Source: http://www.humanesociety.org/animals/resources/tips/common_household_dangers_pets.html

Friday, January 27, 2017

Common Dental Problems in Pets

Got Something in Your Teeth?

Dental disease is one of the most common diseases diagnosed by veterinarians. Affecting both dogs and cats, it can occur in pets as young as 2-3 years of age. In fact, veterinarians report that the majority of the dogs and cats seen have some degree of dental disease by age three. Fortunately, proper oral care can help prevent your pet from having to experience the following types of illnesses.



1. Plaque and Tartar

Plaque and tartar begin to build up on your pet’s teeth, affecting not only the tooth itself but the tissue around your pet’s teeth. Tartar and calculi appears as tan or brown colored deposits on your dog or cat’s teeth.

2. Periodontal Disease

As your pet’s dental disease progresses, periodontal disease begins to occur and affects the tissues surrounding your pet’s teeth. Gingivitis (inflammation of the gums) is one of the first changes to occur. However, the majority of dental disease occurs below the gumline, where a pet owner is unable to actually see the damage being done to their pet’s teeth.

3. Toothache


Have you ever experienced a toothache? This is likely the type of pain that your pet is experiencing on a regular basis because of dental disease. In fact, the discomfort can be severe enough to cause your pet to stop eating and even begin to lose weight.

4. Systemic Illnesses

Besides being a persistent source of pain for your pet, dental disease can also cause more serious systemic illnesses, such as kidney disease and possibly heart disease.

5. Bad Breath

Bad breath (halitosis) is one of the first signs of dental disease in pets. If your dog or cat has breath that smells as though it could knock you over, it’s time to have your pet checked for dental disease.

6. Retained Baby Teeth

Also known as retained deciduous teeth, retained baby teeth are commonly seen in dogs, particularly in small breed dogs. If these baby teeth do not fall out normally and are allowed to remain in your dog’s mouth, they can cause crowding because of the extra teeth and can even make it difficult or impossible for the permanent teeth to erupt properly.

7. Stomatitis

The inflammation of a pet's oral mucuous membranes, also known as stomatitis, can affect wide portions of the mouth and can be quite painful. Although dogs can suffer from stomatitis, it is more common in cats.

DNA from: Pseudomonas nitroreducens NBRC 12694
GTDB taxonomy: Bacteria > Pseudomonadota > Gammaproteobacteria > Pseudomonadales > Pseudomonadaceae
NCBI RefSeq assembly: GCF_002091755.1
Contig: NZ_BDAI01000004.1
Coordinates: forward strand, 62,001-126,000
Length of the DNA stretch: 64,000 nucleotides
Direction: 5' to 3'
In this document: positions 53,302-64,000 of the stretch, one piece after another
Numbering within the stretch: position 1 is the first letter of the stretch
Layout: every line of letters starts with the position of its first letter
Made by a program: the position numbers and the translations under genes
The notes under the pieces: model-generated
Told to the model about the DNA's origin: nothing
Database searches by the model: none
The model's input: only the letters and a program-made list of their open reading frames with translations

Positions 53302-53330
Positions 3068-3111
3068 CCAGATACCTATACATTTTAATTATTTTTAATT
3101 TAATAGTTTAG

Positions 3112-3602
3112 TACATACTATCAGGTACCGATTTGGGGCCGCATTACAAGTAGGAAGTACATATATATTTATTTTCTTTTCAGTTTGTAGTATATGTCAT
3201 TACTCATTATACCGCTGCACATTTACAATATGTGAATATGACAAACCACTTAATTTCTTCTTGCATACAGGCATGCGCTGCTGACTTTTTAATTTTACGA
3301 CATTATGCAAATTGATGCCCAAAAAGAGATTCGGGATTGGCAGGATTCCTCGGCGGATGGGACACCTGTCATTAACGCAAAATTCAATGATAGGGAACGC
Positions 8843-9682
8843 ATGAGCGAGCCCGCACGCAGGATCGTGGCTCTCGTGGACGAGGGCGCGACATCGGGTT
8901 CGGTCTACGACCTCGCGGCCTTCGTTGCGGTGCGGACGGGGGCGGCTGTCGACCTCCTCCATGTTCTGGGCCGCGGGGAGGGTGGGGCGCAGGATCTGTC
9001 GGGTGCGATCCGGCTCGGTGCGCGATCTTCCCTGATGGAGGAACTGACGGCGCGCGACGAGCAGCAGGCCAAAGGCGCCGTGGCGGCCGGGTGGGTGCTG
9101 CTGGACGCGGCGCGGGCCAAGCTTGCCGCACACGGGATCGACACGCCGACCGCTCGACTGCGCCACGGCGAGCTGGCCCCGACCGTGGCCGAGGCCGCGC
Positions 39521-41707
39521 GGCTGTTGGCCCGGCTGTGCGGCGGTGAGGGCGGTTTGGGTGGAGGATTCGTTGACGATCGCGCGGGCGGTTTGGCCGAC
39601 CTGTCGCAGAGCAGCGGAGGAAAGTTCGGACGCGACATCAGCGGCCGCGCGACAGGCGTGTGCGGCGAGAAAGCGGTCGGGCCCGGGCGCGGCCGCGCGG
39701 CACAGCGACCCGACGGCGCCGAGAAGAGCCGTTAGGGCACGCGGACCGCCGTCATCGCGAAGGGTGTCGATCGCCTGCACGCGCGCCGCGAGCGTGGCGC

Better Teeth Means Better Health

Proper oral care begins with regular brushing of your pet’s teeth at home. However for pets that simply will not use a toothbrush, there are numerous types of dentrifices available that can help keep the teeth clean. These include chews, special toys, oral rinses and more. Ask your veterinarian for advice about the most appropriate choice for your pet.

Don't Forget the Vet Visits

Proper oral care also means regular examinations by your veterinarian. He or she may be able to do a preliminary examination on your pet’s mouth while your pet is awake. However, in most cases, your dog or cat will need to be sedated or anesthetized for a proper oral examination. This examination may even include X-rays of your pet’s teeth. It will also include a professional cleaning, removing the tartar and calculus from both above and below your pet’s gumline as well as planning and execution of any other dental work that needs to be performed for your pet.


Source: http://www.petmd.com/dog/slideshows/general-health/dental-problems-bad-breath-in-dogs-cats

Tuesday, January 3, 2017

Cold Weather Safety Tips

Exposure to winter’s dry, cold air and chilly rain, sleet and snow can cause chapped paws and itchy, flaking skin, but these aren’t the only discomforts pets can suffer. Winter walks can become downright dangerous if chemicals from ice-melting agents are licked off of bare paws. To help prevent cold weather dangers from affecting your pet’s health, please heed the following advice from our experts:



Repeatedly coming out of the cold into the dry heat of your home can cause itchy, flaking skin. Keep your home humidified and towel dry your pet as soon as he comes inside, paying special attention to his feet and in-between the toes. Remove any snow balls from between his foot pads.

Never shave your dog down to the skin in winter, as a longer coat will provide more warmth. If your dog is long-haired, simply trim him to minimize the clinging ice balls, salt crystals and de-icing chemicals that can dry his skin, and don’t neglect the hair between his toes. If your dog is short-haired, consider getting him a coat or sweater with a high collar or turtleneck with coverage from the base of the tail to the belly. For many dogs, this is regulation winter wear.

Bring a towel on long walks to clean off stinging, irritated paws. After each walk, wash and dry your pet’s feet and stomach to remove ice, salt and chemicals—and check for cracks in paw pads or redness between the toes.

Bathe your pets as little as possible during cold spells. Washing too often can remove essential oils and increase the chance of developing dry, flaky skin. If your pooch must be bathed, ask your vet to recommend a moisturizing shampoo and/or rinse.

Massaging petroleum jelly or other paw protectants into paw pads before going outside can help protect from salt and chemical agents. Booties provide even more coverage and can also prevent sand and salt from getting lodged between bare toes and causing irritation. Use pet-friendly ice melts whenever possible.